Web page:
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Supreme Court turns away same-sex marriage cases

The Supreme Court turned away seven same-sex marriage cases in five states, refusing for now to take up the question of whether same-sex couples have a right to marriage
SCOTUS turns away same-sex marriage cases 01:57

The Supreme Court on Monday turned away seven same-sex marriage cases in five states, refusing for now to take up the basic question of whether same-sex couples have a right to marriage.

While the decision is a setback for the gay rights movement's goal of achieving marriage equality nationwide, it does allow the lower court rulings in those five states to stand -- all in favor of marriage equality. That means same-sex couples in Indiana, Wisconsin, Utah, Oklahoma, and Virginia will be able to get married.

The decision also leaves in place rulings from the Fourth, Seventh and Tenth Circuits, meaning same-sex marriage will soon be allowed in West Virginia, North Carolina, South Carolina, Kansas, Colorado and Wyoming.

Once same-sex marriage is allowed in those states, it will be legal in 30 states and the District of Columbia.

The White House says a growing majority of Americans recognize that same-sex couples in loving relationships deserve fair treatment under the law.

While spokesman Josh Earnest said there was no specific White House reaction to the court's move, he also said that ultimately there may be a role for the court to play in determining whether gay marriages should be extended to all states. He said President Barack Obama believes gay marriage should be the law of the land.

Monday afternoon in Virginia, thirty-year-old Lindsey Oliver and 42-year-old Nicole Pries received the first same-sex marriage license issued from the Richmond Circuit Court Clerk's office. Upon leaving the courthouse, they were married by gay-rights advocate The Rev. Robin Gorsline.

The Tulsa County Court Clerk's Office issued a marriage license to the couple who successfully challenged Oklahoma's ban on gay marriage. Mary Bishop and Sharon Baldwin planned to be married later Monday.

Colorado Attorney General John Suthers said in a statement his office will file motions to expedite the lifting of federal and state court stays and will advise county clerks when to issue licenses.

In Utah, a federal appeals court lifted its stay in its gay marriage case that the Supreme Court declined to hear. After the appeals order was lifted Monday, Salt Lake County Clerk Sherrie Swensen says the district attorney's office gave her approval to issue licenses to gay couples.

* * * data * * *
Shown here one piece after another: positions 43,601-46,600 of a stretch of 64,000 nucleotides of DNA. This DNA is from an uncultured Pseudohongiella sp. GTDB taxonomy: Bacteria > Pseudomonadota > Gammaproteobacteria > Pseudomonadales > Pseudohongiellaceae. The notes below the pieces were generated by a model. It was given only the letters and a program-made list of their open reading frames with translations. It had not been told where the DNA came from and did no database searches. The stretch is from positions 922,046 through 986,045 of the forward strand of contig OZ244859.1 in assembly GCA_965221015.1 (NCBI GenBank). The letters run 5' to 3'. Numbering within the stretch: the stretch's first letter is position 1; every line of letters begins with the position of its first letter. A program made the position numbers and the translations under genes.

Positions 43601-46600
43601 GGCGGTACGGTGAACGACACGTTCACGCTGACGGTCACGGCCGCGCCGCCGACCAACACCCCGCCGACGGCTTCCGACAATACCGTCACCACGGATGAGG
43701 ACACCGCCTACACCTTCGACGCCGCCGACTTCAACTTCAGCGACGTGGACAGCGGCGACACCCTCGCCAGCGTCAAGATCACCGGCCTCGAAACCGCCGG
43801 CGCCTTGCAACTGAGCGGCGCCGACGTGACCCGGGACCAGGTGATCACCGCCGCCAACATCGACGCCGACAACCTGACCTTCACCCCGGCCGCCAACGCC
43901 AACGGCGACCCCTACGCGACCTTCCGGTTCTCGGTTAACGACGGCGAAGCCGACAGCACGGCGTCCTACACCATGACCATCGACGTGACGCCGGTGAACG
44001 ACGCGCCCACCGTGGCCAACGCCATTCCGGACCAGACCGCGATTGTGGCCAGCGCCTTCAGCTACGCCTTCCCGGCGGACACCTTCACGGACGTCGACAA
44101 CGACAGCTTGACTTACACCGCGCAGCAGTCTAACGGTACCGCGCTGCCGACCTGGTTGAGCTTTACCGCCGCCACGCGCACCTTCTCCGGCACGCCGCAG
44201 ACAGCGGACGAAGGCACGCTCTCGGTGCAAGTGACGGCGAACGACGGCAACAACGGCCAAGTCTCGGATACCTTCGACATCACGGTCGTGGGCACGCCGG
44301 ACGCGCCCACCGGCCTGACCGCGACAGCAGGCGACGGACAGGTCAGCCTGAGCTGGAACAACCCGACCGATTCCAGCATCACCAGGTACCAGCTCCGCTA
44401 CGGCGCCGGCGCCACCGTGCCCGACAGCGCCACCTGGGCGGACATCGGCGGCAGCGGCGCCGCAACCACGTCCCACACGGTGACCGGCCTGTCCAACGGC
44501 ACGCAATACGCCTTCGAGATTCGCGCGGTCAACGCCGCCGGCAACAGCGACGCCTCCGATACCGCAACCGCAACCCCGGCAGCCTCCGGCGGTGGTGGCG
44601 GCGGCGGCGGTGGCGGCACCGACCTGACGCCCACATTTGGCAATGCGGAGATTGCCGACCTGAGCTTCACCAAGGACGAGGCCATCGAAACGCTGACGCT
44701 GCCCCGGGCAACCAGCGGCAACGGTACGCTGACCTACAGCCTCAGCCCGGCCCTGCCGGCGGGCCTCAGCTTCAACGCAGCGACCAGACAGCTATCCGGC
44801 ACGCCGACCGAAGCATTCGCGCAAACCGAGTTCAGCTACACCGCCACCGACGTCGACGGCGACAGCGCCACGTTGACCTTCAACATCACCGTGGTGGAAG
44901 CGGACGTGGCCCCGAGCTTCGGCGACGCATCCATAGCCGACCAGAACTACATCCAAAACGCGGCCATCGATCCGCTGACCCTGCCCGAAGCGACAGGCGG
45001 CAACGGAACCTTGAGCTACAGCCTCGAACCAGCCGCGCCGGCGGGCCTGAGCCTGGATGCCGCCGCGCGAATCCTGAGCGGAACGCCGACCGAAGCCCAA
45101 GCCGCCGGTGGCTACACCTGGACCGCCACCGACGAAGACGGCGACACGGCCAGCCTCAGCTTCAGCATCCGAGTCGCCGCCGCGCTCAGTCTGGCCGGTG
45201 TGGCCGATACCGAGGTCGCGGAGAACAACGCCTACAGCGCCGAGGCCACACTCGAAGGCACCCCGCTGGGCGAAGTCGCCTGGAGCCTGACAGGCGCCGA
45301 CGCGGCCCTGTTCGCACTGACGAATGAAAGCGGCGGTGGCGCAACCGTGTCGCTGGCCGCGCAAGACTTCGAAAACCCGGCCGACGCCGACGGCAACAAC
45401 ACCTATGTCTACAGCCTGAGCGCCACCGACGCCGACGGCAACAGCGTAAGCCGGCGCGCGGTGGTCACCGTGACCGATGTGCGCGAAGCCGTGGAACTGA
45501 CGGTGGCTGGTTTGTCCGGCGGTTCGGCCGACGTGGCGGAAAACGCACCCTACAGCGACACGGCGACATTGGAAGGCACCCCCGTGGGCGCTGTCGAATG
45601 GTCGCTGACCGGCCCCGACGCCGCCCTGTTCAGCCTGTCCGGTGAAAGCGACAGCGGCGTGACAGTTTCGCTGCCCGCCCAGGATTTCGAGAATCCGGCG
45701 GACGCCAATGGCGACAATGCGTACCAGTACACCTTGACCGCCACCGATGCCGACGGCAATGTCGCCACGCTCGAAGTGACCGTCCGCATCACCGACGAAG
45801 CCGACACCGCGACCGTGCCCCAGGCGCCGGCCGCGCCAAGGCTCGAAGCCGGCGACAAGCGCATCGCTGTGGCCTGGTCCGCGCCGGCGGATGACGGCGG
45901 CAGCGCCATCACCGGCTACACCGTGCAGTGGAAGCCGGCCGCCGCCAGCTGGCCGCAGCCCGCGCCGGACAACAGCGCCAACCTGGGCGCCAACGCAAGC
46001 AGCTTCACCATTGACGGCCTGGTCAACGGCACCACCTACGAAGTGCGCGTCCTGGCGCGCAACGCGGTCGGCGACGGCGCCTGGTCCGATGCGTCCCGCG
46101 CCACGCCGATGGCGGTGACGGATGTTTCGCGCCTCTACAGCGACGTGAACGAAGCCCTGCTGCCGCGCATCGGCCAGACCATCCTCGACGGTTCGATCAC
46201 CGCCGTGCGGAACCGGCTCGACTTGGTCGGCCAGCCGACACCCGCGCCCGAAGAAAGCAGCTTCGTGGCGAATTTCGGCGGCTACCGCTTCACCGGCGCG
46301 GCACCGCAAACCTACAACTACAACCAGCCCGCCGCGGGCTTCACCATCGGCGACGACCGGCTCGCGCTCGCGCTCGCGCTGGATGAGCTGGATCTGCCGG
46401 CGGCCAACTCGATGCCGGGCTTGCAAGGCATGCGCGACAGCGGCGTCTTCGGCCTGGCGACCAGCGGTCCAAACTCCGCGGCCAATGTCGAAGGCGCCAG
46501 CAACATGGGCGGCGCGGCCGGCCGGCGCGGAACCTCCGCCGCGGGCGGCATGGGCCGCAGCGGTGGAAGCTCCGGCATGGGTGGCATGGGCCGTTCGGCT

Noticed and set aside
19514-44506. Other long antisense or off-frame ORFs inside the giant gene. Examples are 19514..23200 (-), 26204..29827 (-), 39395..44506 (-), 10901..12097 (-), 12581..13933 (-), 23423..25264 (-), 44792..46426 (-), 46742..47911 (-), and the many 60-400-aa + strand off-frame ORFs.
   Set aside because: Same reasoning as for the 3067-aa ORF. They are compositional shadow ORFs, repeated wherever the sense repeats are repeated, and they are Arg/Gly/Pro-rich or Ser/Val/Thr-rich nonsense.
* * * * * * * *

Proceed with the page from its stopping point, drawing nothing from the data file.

A Wyoming district judge has scheduled a Dec. 15 hearing on a request by three same-sex couples and Wyoming Equality to grant the right to marry. The Wyoming case is similar but not identical to those in federal court, and those fighting for gay marriage in Wyoming were hesitant to declare unconditional victory. But same-sex marriage could be legal in Wyoming by year's end.

Similar action was being taken in the other states affected by the Supreme Court decision.

The justices may have been hesitant to take up a same-sex marriage case since a federal appeals court has yet to rule against marriage equality. The court typically takes up an issue after there is a split in appellate court rulings. As Supreme Court Justice Ruth Bader Ginsburg recently said at the University of Minnesota Law School, "When all the courts of appeals are in agreement there is no need for us to rush to step in."

Ginsburg did say the question of same-sex marriage will come before the court "sooner or later." She suggested that time could come after a ruling is handed down by the Sixth Circuit Court of Appeals, which could give the gay rights movement its first major setback on the issue of marriage.

In August, a three-judge panel from the Sixth Circuit heard arguments over the same-sex marriage bans in Michigan, Kentucky, Ohio and Tennessee. Two of the three judges seemed inclined to uphold the bans.

"Now if that court should disagree with the others," Ginsburg said, "then there will be some urgency in the Court taking the case."

Gay rights advocates, for the most part, say the urgency is already there.

"Every day that we cannot have the freedom to marry and full respect across the country is a day that millions of people are really enduring a direct injury, indignity and injustice," Evan Wolfson, president of the group Freedom to Marry, told CBS News. "There's no reason to prolong that discrimination. The country is ready for the freedom to marry, and the case is there in front of the court. It's time to bring the country to national resolution."

Human Rights Campaign President Chad Griffin said in a statement Monday that "today is a joyous day for thousands of couples across America." However, he added, "the complex and discriminatory patchwork of marriage laws that was prolonged today by the Supreme Court is unsustainable. The only acceptable solution is nationwide marriage equality and we recommit to ourselves to securing that ultimate victory as soon as possible."

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